CIGNA members: Please note that you may receive a letter in the mail stating that The Dermatology Center of Indiana is no longer in your network. This communication from CIGNA is incorrect and we would like to reassure you that we are still in network with CIGNA. We look forward to continuing to service you and your family for all your dermatology needs.


What is it?

Melanoma is a tumor of the skin that is malignant (cancerous). It originates from melanocytes, which are the cells that color the skin. The incidence of melanoma is increasing worldwide at a rate of about 5% per year. It is more serious than the more common skin cancers like basal cell or squamous cell cancer. This is due to the fact that melanoma often will spread to other parts of the body. Melanoma can spread through the lymphatic system or through the bloodstream. Risk of relapsing decreases over time, but late relapses are not uncommon.

Melanoma is the type of skin cancer that will kill a patient if it spreads throughout the body or if it is left untreated. It is very important that patients that have been diagnosed with melanoma follow their dermatologist’s recommendations very closely.

What does it look like?

Melanoma may appear as a new mole on the body or as a mole that has changed in size, shape, feeling, color, or has developed oozing or bleeding. Men most often get it on the trunk, especially between the shoulder blades or on the head or neck. Women most often get it on the arms or legs. However, it is important to remember that melanoma can occur anywhere on the body. Most appear dark but can be flesh colored or pink to red. Remember to look for the ABCD’s of melanoma (A=Asymmetry, B=Border irregular, C=Color is varied throughout lesion, D=Diameter greater than 6 millimeters).

How is it diagnosed?

If there is question of skin cancer, the area should be removed. Skin pathologists will then analyze the skin. If found to be a melanoma, the lab will report how deep and aggressive it appears. Further physical exams including lymph nodes exams, radiology studies (x-rays) and lab tests will be done to look for signs of cancer cells spreading. This is called staging. It is most advanced if the growth extends deeper than 4 millimeters (which is less than 1/16 of an inch) into the skin. Even worse are melanomas that spread to the body tissue below the skin, show additional tumor around the original site, or have spread to the lymph nodes or other organs.

What is the treatment?

Surgery is the primary treatment of all stages of melanoma as the other treatments for melanoma are many times very unsuccessful. After the initial biopsy, a second surgical procedure is normally done to ensure complete removal. Usually, the biopsy site and rim of normal skin are removed (re-excision). Complete removal before it has spread is the only sure cure.

Occasionally during the staging process, a procedure called a sentinel lymph node biopsy (SLNB) may be needed. This allows for more accurate staging but it has not been determined whether or not it helps in long term prognosis. It is usually reserved for those patients with melanomas deeper than 1mm in depth or that have other special characteristics.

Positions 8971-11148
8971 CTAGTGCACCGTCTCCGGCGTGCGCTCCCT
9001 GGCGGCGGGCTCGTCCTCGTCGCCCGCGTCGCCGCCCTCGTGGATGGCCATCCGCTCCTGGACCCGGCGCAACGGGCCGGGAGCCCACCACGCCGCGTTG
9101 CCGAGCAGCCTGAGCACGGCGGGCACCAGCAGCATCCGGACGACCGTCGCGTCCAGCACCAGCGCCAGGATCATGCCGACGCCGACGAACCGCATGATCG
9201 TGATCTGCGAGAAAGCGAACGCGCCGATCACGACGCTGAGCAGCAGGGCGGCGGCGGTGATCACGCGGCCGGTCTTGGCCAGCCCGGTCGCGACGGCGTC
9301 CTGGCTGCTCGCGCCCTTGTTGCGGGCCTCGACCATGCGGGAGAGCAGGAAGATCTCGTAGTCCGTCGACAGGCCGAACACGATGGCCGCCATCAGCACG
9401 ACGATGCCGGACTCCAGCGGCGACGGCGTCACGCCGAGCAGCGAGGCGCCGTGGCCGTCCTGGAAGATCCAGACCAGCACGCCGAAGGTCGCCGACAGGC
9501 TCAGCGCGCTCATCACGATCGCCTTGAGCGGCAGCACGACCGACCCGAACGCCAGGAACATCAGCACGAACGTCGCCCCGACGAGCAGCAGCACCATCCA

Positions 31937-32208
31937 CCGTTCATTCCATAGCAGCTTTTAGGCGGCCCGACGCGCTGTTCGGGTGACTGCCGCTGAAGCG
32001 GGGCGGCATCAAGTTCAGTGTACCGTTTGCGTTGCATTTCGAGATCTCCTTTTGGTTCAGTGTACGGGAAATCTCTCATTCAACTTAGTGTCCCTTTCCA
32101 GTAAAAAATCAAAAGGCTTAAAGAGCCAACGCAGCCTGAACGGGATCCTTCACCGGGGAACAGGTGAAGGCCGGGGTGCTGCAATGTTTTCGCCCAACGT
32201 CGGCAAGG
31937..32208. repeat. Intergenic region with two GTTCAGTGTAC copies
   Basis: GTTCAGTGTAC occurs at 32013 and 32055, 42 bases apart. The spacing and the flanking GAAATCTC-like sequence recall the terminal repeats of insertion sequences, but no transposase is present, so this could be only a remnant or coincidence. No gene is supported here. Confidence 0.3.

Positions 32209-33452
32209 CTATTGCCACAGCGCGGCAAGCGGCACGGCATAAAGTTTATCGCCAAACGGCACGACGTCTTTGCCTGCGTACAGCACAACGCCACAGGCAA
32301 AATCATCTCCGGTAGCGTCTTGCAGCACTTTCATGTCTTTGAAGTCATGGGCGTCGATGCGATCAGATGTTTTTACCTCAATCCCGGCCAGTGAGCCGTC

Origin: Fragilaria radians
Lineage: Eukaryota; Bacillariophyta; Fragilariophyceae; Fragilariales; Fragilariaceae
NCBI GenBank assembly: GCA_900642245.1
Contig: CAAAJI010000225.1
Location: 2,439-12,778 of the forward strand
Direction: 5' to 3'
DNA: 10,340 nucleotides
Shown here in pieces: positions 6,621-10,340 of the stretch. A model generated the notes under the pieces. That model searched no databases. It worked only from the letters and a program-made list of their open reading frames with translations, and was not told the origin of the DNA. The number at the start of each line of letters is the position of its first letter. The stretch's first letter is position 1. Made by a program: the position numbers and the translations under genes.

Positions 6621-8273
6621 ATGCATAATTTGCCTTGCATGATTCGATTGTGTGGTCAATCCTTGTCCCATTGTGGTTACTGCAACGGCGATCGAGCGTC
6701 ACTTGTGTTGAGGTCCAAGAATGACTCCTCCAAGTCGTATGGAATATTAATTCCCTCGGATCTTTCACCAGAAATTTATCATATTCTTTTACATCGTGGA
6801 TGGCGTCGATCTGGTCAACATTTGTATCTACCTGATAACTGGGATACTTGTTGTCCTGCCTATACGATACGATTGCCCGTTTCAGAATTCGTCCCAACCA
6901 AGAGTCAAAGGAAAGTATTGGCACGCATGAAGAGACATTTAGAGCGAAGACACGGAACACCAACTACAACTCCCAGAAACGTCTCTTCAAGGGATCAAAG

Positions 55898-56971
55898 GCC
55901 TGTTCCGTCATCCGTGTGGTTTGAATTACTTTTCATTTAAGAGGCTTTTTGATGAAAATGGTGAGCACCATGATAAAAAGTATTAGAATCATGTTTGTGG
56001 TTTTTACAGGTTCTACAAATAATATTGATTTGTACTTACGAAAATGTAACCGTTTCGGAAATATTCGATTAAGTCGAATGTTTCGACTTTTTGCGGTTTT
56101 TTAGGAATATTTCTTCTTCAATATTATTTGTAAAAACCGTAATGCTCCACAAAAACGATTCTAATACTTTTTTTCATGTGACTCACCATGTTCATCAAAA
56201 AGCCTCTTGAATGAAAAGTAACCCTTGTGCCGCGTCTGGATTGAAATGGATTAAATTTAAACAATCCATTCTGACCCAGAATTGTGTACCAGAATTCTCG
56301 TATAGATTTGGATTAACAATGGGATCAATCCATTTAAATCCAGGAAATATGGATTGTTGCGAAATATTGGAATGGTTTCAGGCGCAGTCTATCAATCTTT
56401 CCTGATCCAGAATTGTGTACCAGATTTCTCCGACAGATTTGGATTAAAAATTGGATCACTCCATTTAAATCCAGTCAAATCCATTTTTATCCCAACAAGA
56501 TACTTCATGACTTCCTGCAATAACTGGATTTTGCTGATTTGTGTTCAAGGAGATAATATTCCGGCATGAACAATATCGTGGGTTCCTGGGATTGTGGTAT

Other treatments that may be used but which are not as successful include chemotherapy, radiation, and immunotherapy. Chemotherapy uses drugs to kill cancerous cells but may not be very effective. Radiation uses x-rays to kill the cancerous cells and shrink tumors, but it usually does not cure the patient. Some types of melanoma may need special types of radiation. Advanced tumors may also require removal of affected lymph nodes, followed by chemotherapy. Some newer treatments may also be used to help the immune system itself fight the cancer. These melanoma vaccines may also provide some hope.

In addition, patients need to become actively involved in their care and should do two sets of things: (1) monthly self skin and lymph node exams including having a spouse or significant other examine those areas that cannot be seen by the patient and (2) sun safety precautions including the following:

  • Seek shade between 10:00 A.M. to 4:00 P.M. when the ultraviolet rays are the most intense, especially when your shadow is shorter than you are tall.
  • Wear light-colored, tightly-woven, protective clothing, and wide-brimmed hats (3-inch brim).
  • Apply sunscreens with a SPF (Sun Protection Factor) of at least 30 with both UVA and UVB coverage. Some good sunscreens include Ombrelle ® SPF 30 and SPF 60, GlyDerm ® Super Sunblock SPF25, and Neutrogena ® UVA/UVB Sunblock SPF30 and 45.

What is the Prognosis?

Determining prognosis in melanoma is sometimes difficult due to the many factors that influence how well a patient does. The most reliable, time-tested method of suggesting prognosis is the depth of invasion of the melanoma.

For those patients with “in-Situ (confined within the top layer of skin)“ melanoma, surgery usually leads to 5 year survival rates in patients in 95-99% of the cases. For these patients, they are essentially cured from their surgery. If the melanoma is not confined to the top layer of skin, but has invasion that is less than 1mm in depth, 5 year survival rates are still very high at 85-90%. For those melanomas greater than 1mm in depth, 5 year survival rates are not as high and are clearly influenced by whether or not the melanoma has already spread to other parts of the body.

Overall, melanoma is a very serious disease if not the most serious in dermatology. It is a disease that can kill patients if not diagnosed early and treated appropriately. It is vital that you follow your dermatologist’s recommendations very closely.